“We are prevented from following in another’s footsteps and are called to an incomparable association with Christ. The Bible makes it clear that every time that there is a story of faith, it is completely original.”—Eugene Peterson, Run With the Horses
Most of us have experienced the following from one or both ends: Think about a time one of your children started kindergarten or college, or moved out. If you don’t have kids, think about your own experience leaving for school or leaving home, and how your parents reacted. How did that experience change the way you saw your child (or parent)?
Last Monday, we explored when it’s time for us to let go and let others help. Today, we’re going to look at a different kind of letting-go—that point when the person you’ve been pouring your life into is growing and ready to get on with what God has for him or her, and you have to step aside and let it happen.
It might not even require you seeing less of that person, but you know there’s been a shift in the relationship—and that you have to let that person take those next steps on his or her own. You know it’s a good thing, but it can still be painful to let someone you love and shared life with move forward without you.
And let’s not forget: It’s tough for the other person, too. It’s not easy to give up the safety of a spiritual friendship—the security of relying and depending upon someone you know is there for you—and venture into the unknown. And if you’re on that side of the equation, the good news is, you’re bringing the best part of the other person with you as you head forward.
Sometime you’ll be the one who initiates that change; sometimes it will be the other person. But when that time comes, hopefully you’ll both recognize it for what it is and take joy in it, despite the sadness that comes along with letting go. So let’s examine what that time of transition might look like, and how to make that time as joyful and beneficial as possible for both sides.
You’ve probably seen the climactic scene in the original Star Wars. If you need a reminder, or just need to see a good light-saber fight, go here: http://www.youtube.com/watch?v=8kpHK4YIwY4&feature=related. A big theme of the movie is Luke Skywalker’s apprenticeship to Ben “Obi Wan” Kenobi; this scene represents a major change to that relationship, as Obi Wan confronts a former apprentice gone terribly wrong, Darth Vader. Think about it:
• When have you had to step aside so someone else could take a positive step forward?
• Were you able to let go as peacefully as Obi Wan Kenobi did, or did it feel like you’d been repeatedly run through with a light sabre? And for that matter, did the other person scream “No!” (at least figuratively)?
So with that, let’s look at an example of Jesus letting others go—his own disciples. As you read, think again about Jesus’ own context here. He’s not only about to leave His disciples; He knows He’s hours away from being arrested, tortured and crucified. And He knows what His disciples are about to face as well. And yet… well, let’s see what “yet” looks like…
“I have told you these things so that my joy may be in you, and your joy may be complete. My commandment is this – to love one another just as I have loved you. No one has greater love than this – that one lays down his life for his friends. You are my friends if you do what I command you. I no longer call you slaves, because the slave does not understand what his master is doing. But I have called you friends, because I have revealed to you everything I heard from my Father. You did not choose me, but I chose you and appointed you to go and bear fruit, fruit that remains, so that whatever you ask the Father in my name he will give you….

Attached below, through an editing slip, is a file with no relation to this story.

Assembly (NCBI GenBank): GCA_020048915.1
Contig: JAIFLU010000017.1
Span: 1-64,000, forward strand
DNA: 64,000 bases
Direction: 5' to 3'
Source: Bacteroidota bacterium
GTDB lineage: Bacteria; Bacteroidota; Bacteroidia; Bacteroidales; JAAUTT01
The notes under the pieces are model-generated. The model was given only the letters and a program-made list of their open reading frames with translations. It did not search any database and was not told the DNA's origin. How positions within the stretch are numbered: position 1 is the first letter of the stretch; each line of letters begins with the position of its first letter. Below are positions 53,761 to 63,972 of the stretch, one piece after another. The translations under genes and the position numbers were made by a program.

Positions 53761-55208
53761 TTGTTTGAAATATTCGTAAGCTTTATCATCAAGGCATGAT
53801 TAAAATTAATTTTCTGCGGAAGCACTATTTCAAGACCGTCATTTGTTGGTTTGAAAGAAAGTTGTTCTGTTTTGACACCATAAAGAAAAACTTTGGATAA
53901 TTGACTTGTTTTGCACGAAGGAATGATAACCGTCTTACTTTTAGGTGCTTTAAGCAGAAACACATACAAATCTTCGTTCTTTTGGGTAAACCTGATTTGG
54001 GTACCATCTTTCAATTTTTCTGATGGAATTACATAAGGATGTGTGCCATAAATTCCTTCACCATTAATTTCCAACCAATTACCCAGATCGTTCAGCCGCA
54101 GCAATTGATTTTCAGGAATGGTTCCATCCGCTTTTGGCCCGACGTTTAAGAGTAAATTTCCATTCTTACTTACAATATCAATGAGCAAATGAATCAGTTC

“But I have told you these things so that when their time comes, you will remember that I told you about them.
“I did not tell you these things from the beginning because I was with you. But now I am going to the one who sent me, and not one of you is asking me, ‘Where are you going?’ Instead your hearts are filled with sadness because I have said these things to you. But I tell you the truth, it is to your advantage that I am going away. For if I do not go away, the Advocate will not come to you, but if I go, I will send him to you….
“Look, a time is coming – and has come – when you will be scattered, each one to his own home, and I will be left alone. Yet I am not alone, because my Father is with me. I have told you these things so that in me you may have peace. In the world you have trouble and suffering, but take courage – I have conquered the world.” (John 15:11-16, 16:4-7, 32-33, NET)
• What’s changing in Jesus’ relationship with his disciples here? Come up with as many things as you can.
• What’s Jesus’ attitude? Why?
• How does knowing that Jesus chose to free us—but that we’re still connected to Him no matter what—help us become who God’s created us to be?
• How does knowing this help us stay connected to those we might need to let go of?
“Simply making disciples is not enough; your disciples must also make disciples, or the commission has not been accomplished. In a very real sense, your final exam is not to be taken by you, but by another person.”—Neil Cole, Search & Rescue: Becoming a Disciple Who Makes a Difference
So, how can you encourage and celebrate with those who are ready to take their “final exam” and graduate—and how you’ve each made this moment possible? And how can you continue to “be there” as they move forward?